New fuel cell harvests energy from microbes in soil to power sensors, communications

    A team of researchers from Northwestern University has demonstrated a breakthrough new way to generate electricity in which a device the size of a paperback book is placed in the soil and harnesses the energy created by microbial decomposition of dirt as long as carbon is present in the soil.

    So-called microbial fuel cells have been around for more than a century, and their operating principle is similar to batteries with an anode, cathode and electrolyte. Instead of generating electricity from chemical sources, they use bacteria, which share electrons as they absorb soil.

    The problem was maintaining water and oxygen levels in them when they were buried underground, so a team of American scientists came up with several design options to provide the cells with access to oxygen. The version in the form of a cartridge on top of a horizontal disk was recognized as the best. A disk-shaped carbon anode sits at the bottom of the device, buried deep in the ground, while a conductive metal cathode sits on top of the anode.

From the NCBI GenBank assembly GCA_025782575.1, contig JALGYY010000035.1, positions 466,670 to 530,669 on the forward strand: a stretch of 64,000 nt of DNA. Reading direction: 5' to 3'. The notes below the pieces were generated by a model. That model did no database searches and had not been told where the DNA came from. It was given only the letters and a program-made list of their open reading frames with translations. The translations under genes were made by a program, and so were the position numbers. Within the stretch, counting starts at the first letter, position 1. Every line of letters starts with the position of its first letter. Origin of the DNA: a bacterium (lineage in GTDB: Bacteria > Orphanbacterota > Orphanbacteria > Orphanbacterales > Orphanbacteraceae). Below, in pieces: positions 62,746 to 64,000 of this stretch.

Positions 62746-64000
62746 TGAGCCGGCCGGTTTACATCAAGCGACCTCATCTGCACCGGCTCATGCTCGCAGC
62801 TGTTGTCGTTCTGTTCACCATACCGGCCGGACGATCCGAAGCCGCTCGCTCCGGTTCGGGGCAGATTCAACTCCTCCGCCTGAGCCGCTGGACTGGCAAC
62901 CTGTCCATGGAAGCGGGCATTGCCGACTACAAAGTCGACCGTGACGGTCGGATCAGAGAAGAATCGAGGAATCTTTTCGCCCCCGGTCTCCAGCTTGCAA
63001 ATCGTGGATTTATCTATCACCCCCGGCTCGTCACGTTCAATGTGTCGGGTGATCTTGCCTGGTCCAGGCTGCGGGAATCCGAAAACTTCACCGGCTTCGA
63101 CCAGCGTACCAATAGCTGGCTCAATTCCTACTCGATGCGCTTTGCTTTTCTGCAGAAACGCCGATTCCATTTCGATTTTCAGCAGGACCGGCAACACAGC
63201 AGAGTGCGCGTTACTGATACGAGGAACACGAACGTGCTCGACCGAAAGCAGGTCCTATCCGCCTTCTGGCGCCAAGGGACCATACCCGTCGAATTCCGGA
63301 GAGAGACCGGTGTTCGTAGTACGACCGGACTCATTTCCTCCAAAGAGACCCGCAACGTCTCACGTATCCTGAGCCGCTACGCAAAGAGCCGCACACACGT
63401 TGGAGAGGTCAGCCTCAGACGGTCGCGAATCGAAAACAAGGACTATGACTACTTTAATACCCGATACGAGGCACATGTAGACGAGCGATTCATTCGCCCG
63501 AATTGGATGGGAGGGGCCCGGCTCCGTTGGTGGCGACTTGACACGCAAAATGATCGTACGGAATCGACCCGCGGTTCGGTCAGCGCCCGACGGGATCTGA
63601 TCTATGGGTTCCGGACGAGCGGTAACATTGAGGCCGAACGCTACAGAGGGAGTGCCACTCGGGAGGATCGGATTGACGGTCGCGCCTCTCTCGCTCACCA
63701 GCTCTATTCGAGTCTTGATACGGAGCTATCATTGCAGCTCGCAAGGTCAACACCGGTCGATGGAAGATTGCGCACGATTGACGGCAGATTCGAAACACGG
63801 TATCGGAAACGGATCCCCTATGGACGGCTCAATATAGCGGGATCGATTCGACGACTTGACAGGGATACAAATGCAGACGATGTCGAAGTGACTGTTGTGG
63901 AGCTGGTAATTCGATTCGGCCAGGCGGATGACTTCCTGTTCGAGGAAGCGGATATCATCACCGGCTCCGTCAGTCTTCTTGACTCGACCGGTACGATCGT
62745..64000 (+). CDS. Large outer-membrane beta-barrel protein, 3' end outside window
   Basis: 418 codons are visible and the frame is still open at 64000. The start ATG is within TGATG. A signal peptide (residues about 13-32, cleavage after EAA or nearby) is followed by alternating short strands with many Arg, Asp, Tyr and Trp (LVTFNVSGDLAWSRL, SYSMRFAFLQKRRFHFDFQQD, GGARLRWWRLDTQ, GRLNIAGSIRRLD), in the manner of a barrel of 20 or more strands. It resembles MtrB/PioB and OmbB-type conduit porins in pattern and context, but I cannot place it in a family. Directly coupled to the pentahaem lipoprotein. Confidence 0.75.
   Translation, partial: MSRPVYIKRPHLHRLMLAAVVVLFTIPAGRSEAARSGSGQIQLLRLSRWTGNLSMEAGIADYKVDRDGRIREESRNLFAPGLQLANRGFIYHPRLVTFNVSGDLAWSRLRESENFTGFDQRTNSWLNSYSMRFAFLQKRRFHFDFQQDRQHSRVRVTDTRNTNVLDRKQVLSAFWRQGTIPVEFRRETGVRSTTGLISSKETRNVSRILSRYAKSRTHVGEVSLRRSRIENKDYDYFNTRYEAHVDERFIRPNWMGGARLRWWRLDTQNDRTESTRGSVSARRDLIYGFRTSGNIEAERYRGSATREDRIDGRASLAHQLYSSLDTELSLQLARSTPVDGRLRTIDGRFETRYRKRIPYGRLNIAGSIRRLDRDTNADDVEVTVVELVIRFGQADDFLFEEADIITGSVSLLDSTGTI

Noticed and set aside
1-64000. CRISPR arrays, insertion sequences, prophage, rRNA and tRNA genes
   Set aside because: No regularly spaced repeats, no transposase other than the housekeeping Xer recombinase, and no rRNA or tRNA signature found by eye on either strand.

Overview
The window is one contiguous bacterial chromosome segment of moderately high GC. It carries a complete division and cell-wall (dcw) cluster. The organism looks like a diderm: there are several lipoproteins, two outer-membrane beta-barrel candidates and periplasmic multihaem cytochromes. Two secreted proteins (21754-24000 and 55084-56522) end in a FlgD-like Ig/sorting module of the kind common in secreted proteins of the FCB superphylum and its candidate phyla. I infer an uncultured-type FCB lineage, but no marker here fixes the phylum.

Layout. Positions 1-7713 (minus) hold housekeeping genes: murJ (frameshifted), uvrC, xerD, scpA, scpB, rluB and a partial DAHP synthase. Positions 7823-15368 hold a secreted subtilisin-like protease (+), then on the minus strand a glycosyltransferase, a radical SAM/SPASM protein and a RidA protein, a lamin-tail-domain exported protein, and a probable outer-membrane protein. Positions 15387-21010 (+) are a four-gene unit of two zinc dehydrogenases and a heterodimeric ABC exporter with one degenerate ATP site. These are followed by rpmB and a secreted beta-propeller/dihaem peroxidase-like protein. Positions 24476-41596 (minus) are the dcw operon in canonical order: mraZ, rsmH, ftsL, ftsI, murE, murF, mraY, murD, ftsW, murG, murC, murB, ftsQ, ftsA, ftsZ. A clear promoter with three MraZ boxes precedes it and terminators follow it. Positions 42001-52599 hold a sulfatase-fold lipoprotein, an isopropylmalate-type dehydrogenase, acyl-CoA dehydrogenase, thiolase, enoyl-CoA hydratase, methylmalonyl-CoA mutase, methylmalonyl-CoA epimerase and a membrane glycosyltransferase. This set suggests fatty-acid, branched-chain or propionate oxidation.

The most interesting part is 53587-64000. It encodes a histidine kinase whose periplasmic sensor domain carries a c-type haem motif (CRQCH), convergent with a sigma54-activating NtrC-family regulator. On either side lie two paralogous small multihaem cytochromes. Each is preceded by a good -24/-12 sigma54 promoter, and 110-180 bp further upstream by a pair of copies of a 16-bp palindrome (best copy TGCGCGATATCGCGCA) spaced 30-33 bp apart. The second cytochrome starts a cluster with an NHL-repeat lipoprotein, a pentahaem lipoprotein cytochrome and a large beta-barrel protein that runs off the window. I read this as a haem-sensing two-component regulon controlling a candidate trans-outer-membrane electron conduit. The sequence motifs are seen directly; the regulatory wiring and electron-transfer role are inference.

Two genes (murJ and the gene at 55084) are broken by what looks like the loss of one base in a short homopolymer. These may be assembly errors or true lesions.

The developers note that the lower part of the cathode is at a sufficient depth to gain access to moisture deep in the soil, and the upper part, in turn, is located at the same level with the surface. The device is designed in such a way as to protect it from dirt, and parts of the cathode are made of waterproof material to protect it from flooding. During tests, the device generated 68 times more energy than it needed to power its own systems.